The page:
Voltaire once said, "If God did not exist, it would be necessary to invent him." Why would he say that? Ultimately, does it really matter whether or not God exists?


Voltaire's faith is somewhat enigmatic to me. By some accounts he was a deist, though by others he sometimes sounds more Christian by appealing to distinctly Christian ideas. The quote you mention is from his Epistle to the Author of the Book The Three Impostors. In the poem, Voltaire appears to suggest that the idea of God is necessary to social order. Since this poem was written in 1768, this quote may reflect statements made against him by Bouillier many years prior, which are also reflected by the officer of the Inquisition in Candide. Specifically, a corollary of Bouillier's statements would seem to be that denial of God's existence removes all ground for eternal reward and punishment, thereby leaving man totally uninhibited and free to do according to his own desires. If God did not exist, man would have to invent God in order to offer and threaten sufficient rewards to inspire an orderly society.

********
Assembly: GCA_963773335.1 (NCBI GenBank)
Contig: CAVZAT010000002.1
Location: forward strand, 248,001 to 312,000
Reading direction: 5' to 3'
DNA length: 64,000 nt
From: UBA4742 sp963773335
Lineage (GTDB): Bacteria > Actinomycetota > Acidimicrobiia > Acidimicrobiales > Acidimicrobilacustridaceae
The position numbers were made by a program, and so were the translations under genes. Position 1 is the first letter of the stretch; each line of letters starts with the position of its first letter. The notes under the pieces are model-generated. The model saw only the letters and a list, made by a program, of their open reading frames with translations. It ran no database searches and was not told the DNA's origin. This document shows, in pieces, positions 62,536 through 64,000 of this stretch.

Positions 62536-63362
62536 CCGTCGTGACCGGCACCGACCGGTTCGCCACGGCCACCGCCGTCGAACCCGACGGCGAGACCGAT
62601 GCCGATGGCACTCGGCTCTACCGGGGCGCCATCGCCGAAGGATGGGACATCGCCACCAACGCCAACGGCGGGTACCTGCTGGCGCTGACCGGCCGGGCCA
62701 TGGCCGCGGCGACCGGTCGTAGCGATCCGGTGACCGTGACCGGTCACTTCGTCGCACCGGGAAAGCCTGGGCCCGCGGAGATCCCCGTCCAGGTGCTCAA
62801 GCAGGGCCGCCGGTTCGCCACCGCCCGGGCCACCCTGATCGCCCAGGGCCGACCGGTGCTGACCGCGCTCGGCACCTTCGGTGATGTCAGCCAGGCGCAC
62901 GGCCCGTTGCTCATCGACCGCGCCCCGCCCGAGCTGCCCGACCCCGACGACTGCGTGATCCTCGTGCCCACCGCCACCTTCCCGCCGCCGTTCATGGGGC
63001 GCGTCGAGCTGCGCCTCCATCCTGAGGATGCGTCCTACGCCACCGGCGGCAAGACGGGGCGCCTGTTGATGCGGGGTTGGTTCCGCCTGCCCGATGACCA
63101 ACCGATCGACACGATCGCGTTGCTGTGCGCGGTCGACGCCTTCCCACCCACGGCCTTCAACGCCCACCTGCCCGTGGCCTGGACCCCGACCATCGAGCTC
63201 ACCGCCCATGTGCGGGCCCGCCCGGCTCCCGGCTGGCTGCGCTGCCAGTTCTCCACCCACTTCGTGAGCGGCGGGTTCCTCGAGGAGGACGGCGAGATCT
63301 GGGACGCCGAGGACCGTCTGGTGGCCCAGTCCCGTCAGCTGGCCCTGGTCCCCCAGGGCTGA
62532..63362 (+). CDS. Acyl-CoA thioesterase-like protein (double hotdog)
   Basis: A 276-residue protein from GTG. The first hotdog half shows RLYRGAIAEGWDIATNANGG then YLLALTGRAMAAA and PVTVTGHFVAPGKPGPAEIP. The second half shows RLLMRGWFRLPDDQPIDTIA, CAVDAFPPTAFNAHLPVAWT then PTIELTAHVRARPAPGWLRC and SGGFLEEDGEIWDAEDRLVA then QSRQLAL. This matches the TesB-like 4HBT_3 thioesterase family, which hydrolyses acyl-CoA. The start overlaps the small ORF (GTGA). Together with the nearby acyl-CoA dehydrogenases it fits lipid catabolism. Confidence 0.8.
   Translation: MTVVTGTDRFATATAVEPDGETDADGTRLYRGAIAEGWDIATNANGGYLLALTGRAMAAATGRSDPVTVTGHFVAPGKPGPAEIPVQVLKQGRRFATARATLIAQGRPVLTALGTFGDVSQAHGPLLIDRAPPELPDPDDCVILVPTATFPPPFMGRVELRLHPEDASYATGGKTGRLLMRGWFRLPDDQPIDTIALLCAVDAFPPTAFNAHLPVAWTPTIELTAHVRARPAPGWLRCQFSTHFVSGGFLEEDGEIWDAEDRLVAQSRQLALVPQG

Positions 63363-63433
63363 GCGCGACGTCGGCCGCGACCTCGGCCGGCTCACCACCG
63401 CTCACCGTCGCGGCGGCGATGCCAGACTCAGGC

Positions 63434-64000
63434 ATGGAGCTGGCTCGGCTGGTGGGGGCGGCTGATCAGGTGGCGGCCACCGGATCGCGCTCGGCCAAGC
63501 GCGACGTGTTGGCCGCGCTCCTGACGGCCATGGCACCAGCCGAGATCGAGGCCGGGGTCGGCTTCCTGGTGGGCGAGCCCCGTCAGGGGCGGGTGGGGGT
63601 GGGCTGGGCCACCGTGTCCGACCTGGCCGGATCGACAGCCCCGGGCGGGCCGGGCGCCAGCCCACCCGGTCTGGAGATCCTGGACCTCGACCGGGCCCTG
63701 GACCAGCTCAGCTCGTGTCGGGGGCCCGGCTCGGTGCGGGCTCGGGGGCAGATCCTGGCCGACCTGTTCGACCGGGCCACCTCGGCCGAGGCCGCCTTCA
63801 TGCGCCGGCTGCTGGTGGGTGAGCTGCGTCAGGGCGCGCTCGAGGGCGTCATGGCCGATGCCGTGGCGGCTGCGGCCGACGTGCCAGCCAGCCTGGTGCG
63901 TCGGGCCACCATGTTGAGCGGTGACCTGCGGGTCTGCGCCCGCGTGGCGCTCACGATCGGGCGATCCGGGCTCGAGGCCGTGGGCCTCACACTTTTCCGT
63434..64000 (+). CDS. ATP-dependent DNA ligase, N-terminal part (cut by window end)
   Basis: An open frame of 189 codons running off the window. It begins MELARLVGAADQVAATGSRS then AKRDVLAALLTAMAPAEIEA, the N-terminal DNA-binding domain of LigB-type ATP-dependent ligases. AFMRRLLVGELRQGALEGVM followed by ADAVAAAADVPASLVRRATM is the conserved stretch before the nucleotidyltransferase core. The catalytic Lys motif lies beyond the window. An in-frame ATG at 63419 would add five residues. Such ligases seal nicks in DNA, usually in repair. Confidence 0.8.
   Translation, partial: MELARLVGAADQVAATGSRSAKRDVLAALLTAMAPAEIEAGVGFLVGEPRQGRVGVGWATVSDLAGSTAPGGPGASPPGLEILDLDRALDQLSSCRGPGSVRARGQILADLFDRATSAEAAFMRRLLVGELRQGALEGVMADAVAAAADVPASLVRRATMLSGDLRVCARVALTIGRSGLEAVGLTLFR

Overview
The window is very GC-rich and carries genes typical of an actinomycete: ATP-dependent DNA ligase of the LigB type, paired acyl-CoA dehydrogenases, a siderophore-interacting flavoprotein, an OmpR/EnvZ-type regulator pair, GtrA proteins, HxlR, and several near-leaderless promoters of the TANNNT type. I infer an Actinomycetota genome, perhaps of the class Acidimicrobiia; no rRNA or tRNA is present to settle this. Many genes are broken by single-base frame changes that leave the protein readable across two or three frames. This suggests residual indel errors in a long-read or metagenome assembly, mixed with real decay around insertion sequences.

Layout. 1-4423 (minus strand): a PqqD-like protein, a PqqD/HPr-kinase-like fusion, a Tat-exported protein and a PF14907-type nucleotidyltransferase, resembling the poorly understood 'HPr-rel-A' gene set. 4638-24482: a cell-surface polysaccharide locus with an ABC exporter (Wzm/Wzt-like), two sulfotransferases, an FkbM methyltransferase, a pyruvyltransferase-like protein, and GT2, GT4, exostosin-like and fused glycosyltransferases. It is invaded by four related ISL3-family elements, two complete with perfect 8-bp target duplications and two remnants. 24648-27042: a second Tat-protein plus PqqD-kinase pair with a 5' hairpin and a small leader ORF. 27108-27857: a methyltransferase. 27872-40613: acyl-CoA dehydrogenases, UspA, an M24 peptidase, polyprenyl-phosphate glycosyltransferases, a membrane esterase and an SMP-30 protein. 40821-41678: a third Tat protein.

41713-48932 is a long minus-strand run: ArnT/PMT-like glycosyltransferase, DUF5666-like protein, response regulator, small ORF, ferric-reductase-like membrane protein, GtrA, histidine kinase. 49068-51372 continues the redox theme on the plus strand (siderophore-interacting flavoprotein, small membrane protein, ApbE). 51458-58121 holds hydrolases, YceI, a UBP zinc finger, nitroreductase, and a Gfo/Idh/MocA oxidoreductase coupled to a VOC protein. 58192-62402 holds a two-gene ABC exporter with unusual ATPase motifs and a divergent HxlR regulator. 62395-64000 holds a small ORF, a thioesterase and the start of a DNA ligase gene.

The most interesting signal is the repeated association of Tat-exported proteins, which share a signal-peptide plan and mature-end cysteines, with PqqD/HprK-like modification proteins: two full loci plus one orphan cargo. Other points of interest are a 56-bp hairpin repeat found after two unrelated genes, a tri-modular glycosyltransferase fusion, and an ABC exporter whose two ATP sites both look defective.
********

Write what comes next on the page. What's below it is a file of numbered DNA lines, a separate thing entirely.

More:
Your question, "Ultimately, does it really matter whether or not God exists?" is of an entirely different nature, touching on all sorts of metaphysical, philosphical, theological and issues. I'll try to offer just a brief affirmative defense. Ultimately, it is of supreme importance that God exists. If God did not exist, there would be no heaven for believers after this life. Consciousness and existence would end at death. Life, by most accounts, would be meaningless, empty and void. Pleasures and posterity are not enough to satisfy man's longing for the eternal. The older we get, the more we realize the superficiality of a merely ephemeral existence (compare the philosophy of Ecclesiastes). While either a real or imagined God might be able to inspire social order, only God's actual existence can satisfy the longings of man's heart. Only the true God can meet the needs we were made to feel, and can plan and fulfill our need for significance.

Answer by Ra McLaughlin

Ra McLaughlin is Vice President of Finance and Administration at Third Millennium Ministries.